- Nov 10, 2006
- Reaction score
I've never understood this, but it happens every time.
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The fructose content can also have an effect on leptin signals, which regulate hunger.
It's not really going to have that great of an effect in the short term on Leptin.
Because insulin and leptin, and possibly ghrelin, function as key signals to the central nervous system in the long-term regulation of energy balance, decreases of circulating insulin and leptin and increased ghrelin concentrations, as demonstrated in this study, could lead to increased caloric intake and ultimately contribute to weight gain and obesity during chronic consumption of diets high in fructose.
While I agree chronic consumption will definitely pose more of an effect than acute ingestion of fructose, the fact that fructose lowers circulating levels of leptin certainly can be a contributing reason as to why he's feeling hungrier. I'm just hypothesizing here.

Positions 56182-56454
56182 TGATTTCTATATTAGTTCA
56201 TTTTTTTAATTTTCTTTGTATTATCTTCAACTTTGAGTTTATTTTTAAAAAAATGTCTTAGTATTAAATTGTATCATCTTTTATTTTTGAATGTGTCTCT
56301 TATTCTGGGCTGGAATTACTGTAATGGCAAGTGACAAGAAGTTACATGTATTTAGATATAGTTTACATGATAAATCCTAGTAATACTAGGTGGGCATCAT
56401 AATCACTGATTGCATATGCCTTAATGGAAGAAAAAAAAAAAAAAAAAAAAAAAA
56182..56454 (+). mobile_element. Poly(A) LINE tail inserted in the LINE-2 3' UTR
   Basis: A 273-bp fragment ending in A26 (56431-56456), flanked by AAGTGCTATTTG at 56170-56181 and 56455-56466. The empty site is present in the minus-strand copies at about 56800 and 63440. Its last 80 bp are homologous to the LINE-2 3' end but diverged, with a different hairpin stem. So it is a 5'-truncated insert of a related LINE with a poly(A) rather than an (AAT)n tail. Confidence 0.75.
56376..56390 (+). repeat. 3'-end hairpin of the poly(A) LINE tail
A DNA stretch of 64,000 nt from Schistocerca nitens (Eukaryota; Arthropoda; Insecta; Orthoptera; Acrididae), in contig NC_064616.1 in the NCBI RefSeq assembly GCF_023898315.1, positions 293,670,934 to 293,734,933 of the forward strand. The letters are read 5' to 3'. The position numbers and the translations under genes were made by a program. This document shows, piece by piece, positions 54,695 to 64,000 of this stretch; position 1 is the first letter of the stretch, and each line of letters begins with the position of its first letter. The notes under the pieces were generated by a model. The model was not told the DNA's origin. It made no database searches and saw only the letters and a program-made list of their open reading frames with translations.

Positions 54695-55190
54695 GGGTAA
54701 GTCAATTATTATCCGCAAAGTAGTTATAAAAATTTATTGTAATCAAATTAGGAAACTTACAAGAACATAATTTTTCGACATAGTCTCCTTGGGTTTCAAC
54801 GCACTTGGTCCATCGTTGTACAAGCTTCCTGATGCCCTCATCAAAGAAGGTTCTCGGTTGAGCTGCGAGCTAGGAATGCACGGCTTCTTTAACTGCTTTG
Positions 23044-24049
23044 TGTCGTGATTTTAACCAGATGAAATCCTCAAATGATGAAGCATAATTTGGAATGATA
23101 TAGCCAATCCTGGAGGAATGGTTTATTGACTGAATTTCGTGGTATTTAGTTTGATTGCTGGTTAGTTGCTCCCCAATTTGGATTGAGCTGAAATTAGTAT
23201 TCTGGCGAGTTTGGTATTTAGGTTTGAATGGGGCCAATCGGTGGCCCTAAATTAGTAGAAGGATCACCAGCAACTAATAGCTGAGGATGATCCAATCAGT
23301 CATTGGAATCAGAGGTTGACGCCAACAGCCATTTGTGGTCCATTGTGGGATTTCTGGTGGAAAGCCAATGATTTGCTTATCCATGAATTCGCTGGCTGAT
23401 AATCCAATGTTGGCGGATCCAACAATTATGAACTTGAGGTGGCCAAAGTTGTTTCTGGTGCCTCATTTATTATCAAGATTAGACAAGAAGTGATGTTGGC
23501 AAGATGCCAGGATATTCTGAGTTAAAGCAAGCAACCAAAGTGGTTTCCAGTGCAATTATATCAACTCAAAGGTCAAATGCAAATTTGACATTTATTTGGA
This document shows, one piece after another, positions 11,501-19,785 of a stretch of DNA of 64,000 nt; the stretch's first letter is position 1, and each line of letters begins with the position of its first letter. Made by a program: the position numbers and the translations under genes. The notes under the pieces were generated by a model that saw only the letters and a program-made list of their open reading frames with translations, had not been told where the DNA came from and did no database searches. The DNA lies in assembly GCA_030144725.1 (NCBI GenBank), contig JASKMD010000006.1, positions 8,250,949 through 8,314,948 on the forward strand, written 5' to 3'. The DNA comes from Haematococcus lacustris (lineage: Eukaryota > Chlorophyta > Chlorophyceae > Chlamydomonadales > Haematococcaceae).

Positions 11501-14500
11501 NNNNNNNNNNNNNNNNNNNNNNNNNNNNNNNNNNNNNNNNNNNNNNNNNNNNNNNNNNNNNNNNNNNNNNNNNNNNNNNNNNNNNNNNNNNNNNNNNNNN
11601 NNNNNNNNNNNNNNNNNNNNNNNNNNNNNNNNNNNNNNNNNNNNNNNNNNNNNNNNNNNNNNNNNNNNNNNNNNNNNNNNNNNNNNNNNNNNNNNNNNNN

You don't really see sustained (or imo physiologically significant) differences until after the consumption of the second high fructose meal. Look up this paper "Twenty-four-hour endocrine and metabolic profiles following consumption of high-fructose corn syrup-, sucrose-, fructose-, and glucose-sweetened beverages with meals" by Stanhope et al. and you'll see the same thing.
You don't really see sustained (or physiologically significant) differences until after the consumption of the second meal.